Burgeoning Canadian municipalities might want to pay attentionto what the City of Calgary just learned: if you want to get out ofa hole, stop digging.
Calgary’s change management team was waist deep “in the vortexof despair,” but looked to process modeling to consolidate thedisparate networks that supply essential city services, accordingto Wendy Nadon, a business process consultant.
Nadon was on hand along with other representatives from Calgaryat IDS Sheer’s ProcessWorld 2006 conference in Miami this week todescribe a new time and attendance management system that went liveJan. 1.
“The lesson is, before implementing any software solution, knowwhat you want to change, the way you want to change it to, andwhy,” Nadon said. “If we had just automated without looking at whatwas really being done, we would have actually made the situationmuch worse.”
The key system tool – dubbed Aris – was used to implementPeoplesoft’s Human Capital Management suite, and had already provenits worth before the attendance project, according to Nadon.
Calgary was using a number of other PeopleSoft products,including tools for human resources, financials and supply chainmanagement, but they were installed separately over the past fiveyears without thought to integration, Nadon said.
“(Recently), there was a push to automate a cheque generationprocess,” she said. “By modeling the process with Aris (Calgary)found the portion of the process targeted for automation onlyaccounted for three per cent of the cost of the process.”
Principals went back and found the reason cheques were beinggenerated didn’t make sense, she said.
The City of Calgary has 15,000 employees and $1.98 billion inannual revenue spread across 31 business units, from fire andpolice services to roads and parks.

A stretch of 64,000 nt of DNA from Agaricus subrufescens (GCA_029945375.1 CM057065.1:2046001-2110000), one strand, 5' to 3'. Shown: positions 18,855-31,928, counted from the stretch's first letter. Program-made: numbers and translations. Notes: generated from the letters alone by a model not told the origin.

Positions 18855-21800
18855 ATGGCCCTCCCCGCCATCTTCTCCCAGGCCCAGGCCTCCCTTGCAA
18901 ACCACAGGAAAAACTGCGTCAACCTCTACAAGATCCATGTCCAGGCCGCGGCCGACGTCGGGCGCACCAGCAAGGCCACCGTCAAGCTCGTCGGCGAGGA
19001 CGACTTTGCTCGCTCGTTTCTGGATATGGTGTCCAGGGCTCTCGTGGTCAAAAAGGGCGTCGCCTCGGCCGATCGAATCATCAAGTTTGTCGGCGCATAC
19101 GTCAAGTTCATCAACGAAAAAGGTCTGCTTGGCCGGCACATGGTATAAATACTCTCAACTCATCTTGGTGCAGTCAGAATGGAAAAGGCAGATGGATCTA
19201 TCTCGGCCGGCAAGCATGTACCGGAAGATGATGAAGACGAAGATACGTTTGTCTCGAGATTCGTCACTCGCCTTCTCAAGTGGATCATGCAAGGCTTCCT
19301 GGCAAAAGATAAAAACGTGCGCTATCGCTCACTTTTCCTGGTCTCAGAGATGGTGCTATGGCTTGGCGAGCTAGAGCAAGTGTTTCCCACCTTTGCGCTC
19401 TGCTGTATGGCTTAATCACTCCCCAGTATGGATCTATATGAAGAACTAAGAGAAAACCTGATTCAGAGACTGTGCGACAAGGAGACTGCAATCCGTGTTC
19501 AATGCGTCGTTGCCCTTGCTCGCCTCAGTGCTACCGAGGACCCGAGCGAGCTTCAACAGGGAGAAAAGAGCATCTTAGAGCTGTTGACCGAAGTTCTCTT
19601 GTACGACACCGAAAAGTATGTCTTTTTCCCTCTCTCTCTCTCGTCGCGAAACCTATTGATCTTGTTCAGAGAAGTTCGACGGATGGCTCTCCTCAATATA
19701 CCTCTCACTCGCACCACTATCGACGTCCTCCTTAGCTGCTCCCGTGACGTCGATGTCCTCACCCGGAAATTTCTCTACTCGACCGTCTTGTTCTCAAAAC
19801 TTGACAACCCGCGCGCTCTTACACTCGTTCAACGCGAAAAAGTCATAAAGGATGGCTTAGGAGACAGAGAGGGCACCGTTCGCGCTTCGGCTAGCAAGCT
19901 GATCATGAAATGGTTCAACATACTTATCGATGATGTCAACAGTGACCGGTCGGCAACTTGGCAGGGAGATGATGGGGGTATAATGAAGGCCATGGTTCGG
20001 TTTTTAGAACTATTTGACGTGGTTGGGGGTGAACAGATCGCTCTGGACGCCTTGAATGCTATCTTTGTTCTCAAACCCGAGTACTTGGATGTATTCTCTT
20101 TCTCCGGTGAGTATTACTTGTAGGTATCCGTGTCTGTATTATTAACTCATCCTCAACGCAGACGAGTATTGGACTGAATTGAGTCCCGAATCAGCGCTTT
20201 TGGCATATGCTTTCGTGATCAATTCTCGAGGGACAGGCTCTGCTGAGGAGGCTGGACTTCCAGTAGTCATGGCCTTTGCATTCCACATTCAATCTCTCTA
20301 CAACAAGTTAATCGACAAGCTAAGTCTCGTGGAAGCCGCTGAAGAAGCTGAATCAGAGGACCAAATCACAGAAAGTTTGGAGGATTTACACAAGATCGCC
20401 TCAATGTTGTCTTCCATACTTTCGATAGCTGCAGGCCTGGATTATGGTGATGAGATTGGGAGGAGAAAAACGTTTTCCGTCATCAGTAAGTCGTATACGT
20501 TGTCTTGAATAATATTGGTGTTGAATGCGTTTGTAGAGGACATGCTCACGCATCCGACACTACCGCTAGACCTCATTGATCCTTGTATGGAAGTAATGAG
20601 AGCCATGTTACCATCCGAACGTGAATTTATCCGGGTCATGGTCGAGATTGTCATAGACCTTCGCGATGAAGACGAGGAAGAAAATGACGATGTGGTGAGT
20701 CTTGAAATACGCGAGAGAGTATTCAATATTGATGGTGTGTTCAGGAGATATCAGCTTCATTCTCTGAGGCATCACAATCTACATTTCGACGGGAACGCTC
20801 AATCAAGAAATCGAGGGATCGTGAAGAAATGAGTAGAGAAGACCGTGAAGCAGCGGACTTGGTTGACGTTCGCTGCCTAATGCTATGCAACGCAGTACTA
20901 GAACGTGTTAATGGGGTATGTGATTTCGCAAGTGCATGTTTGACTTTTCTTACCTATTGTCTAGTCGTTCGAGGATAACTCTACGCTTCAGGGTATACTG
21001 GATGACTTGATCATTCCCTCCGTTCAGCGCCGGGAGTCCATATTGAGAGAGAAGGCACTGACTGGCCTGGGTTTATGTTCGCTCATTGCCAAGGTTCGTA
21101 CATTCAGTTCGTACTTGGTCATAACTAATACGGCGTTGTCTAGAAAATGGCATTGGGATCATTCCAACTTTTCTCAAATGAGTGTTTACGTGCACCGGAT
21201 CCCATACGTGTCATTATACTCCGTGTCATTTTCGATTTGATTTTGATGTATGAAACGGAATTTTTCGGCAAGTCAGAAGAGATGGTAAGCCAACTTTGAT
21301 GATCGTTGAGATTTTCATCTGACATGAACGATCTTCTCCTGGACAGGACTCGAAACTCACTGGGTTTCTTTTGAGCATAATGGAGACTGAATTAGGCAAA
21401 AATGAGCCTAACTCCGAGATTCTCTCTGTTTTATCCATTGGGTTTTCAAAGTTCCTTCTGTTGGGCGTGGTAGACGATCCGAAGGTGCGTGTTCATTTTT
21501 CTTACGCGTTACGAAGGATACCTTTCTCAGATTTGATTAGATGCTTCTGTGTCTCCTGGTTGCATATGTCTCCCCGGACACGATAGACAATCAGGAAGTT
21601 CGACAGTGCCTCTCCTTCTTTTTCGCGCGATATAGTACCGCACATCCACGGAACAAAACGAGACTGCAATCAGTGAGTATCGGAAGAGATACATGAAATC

It’s a factor change management team lead Stephanie Loganapplied to the time management system redesign.
“The key was getting buy-in from each of the managers whosebusiness processes would be impacted by the new system,” Logansaid. “Having them formally sign-off on the proposed model andchanges before implementation began.”
Logan said the city’s different business units are very siloed,with many of them feeling like their own businesses and 16different collective bargaining agreements to contend with, makingfor a challenging situation.
“All of the business rules from our collective agreements had tobe automated into the new system and we didn’t realize how muchwork that was going to take out of our redesign,” said Logan. “Ifwe hadn’t done process modeling upfront we wouldn’t have identifiedthese problems until late in the game.”
Rather than modify the technology to fit the existing businessprocesses, as much as possible the processes themselves weremodified to keep the implementation “as vanilla” as possible,according to Logan.
“The process model provided us with a blueprint for the changes[we wanted to make],” said Logan. “A lot of times, when we were sixto eight months into implementation, we would forget why we weredoing something, and we would go back to the process model and say’ah, that’s why.'”
A Calgary-based IDS Scheer partner, Kogawa Consulting, helpedthe city through the modeling and training process.
Don King, a principal with Kogawa, said when going through anyprocess change exercise people are going to be leery about what itwill mean for them.
It’s important to remember that behind the process models thereare people, and they need to be brought on board, he said.
“If you don’t… they get the impression you don’t really careabout them and it makes it that much more difficult to implementand make it work,'” said King. “If you handle it sensitively to thepeople that are in the room usually you can come out with a win-winsolution.”
Public sector organizations tend to be more siloed than those inthe private sector, each with their own way of doing business,according to King. While those unique processes make sense withinthe organization, they don’t always promote interoperability.